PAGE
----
Photoshop has a quick and easy option for fixing white balance in the form of the ‘gray point’ eyedropper in the Curves and Levels panels.
As always, it’s best to apply these adjustments using an Adjustment Layer (Layer >New Adjustment Layer>Curves or Levels), as this enables you to fine-tune your edits at a later date.
In either the Curves or Levels panels, click the middle of the three eyedroppers (hovering over it displays the tooltip ‘Sample in image to set gray point’), then click in an area of your image that should be a neutral grey, and that colour and colours throughout the image will be corrected.
If you don’t get the desired result first time, try clicking in another area.
Watch our video tutorial below to see how all of this works in action.
Correcting white balance in Adobe Camera Raw
Adobe Camera Raw also has tools for adjusting white balance, and if you shoot Raw images it’s best to fix them here. The first option to try is the White Balance menu, at the top of the Basic tab.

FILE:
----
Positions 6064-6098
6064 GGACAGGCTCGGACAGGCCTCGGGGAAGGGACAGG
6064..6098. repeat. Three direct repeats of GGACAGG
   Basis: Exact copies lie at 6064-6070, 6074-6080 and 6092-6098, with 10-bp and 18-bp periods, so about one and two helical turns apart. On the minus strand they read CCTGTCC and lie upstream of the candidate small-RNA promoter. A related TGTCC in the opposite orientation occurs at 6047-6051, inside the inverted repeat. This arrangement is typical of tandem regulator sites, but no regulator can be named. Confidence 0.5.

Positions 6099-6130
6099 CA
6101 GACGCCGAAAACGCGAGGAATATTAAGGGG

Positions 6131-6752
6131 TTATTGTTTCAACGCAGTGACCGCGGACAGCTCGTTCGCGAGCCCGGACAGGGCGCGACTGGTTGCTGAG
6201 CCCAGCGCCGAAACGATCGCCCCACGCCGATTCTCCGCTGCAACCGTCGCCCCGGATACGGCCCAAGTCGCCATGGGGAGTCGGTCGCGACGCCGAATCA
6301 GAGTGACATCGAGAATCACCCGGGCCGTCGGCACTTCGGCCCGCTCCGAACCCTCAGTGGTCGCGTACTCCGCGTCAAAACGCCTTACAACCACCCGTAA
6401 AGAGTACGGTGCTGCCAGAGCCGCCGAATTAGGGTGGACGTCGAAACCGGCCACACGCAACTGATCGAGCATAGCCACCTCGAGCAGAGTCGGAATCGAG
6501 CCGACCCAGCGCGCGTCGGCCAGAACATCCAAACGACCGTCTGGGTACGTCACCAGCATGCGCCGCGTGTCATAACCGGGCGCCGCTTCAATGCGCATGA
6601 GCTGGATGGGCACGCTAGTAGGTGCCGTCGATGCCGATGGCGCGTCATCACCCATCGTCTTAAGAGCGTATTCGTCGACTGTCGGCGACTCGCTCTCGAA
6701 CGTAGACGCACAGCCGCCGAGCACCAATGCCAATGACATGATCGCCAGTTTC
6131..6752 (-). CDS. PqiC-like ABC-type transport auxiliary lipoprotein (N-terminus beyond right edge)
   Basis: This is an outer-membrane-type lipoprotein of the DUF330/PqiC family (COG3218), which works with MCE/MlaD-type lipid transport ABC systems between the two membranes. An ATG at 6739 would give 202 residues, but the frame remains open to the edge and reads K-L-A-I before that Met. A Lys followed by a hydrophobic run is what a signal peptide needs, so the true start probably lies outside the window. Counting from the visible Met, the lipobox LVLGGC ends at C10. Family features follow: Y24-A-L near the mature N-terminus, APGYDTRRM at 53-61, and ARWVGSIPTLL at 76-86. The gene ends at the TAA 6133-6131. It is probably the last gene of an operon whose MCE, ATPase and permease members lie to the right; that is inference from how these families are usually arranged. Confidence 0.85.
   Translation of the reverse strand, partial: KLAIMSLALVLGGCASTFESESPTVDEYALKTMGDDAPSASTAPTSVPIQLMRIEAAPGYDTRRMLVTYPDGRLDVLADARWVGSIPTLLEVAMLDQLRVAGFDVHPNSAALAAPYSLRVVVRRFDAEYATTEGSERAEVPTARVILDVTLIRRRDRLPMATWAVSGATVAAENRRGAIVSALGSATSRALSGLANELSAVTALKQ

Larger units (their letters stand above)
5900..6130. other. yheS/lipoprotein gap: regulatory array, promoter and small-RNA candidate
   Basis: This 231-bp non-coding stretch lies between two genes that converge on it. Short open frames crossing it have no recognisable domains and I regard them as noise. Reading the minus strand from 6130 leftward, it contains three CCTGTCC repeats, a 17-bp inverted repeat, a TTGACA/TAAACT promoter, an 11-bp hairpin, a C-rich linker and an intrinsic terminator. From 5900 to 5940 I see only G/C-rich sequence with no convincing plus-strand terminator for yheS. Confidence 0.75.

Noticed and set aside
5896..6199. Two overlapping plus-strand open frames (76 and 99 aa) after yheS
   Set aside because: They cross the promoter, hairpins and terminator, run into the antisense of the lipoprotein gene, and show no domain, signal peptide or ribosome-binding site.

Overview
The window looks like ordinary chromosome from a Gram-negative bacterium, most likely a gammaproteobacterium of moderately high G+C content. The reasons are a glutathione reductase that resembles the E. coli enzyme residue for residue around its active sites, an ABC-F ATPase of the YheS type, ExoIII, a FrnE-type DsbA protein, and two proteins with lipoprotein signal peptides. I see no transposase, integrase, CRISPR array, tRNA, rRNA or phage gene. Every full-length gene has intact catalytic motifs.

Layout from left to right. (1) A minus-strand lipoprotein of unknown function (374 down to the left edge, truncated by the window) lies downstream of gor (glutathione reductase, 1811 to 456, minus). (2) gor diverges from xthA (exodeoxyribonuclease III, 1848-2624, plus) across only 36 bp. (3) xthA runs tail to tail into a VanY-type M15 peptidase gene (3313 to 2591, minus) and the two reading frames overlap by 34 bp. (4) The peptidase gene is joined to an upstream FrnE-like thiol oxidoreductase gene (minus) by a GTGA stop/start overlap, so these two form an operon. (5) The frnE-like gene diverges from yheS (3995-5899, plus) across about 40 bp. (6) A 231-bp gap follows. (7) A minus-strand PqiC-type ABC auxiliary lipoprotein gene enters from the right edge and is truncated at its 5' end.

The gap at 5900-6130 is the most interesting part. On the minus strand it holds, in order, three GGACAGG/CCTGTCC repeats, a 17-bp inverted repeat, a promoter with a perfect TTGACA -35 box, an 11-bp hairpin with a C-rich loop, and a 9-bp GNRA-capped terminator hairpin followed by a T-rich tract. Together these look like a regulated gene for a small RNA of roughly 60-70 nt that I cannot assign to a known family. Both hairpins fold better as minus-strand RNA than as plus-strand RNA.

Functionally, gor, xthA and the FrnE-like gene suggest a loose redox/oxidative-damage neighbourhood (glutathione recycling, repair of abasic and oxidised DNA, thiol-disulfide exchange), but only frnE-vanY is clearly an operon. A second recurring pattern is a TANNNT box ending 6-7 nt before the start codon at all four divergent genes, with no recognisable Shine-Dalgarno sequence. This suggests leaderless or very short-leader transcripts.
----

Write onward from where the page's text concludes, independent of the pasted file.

This contains a selection of presets that correspond to the most common in-camera white balance options, and applying one of these will correct for the colour cast that’s typically created by that lighting.
There’s also a White Balance tool, which works in a similar way to the ‘gray point’ eyedropper in the Levels and Curves panels. In this case, you need to click on a tone in your image that should be white, or close to it, for the best results.
When you select one of the presets, or use the White Balance tool, you’ll see the Temperature and Tint values change, and you can use these sliders to fine-tune the correction.
The Temperature slider enables you to cool down or warm up images by adding more blue or yellow respectively; the Tint slider controls the image’s green/magenta balance, and you can use this to correct casts caused by fluorescent lighting.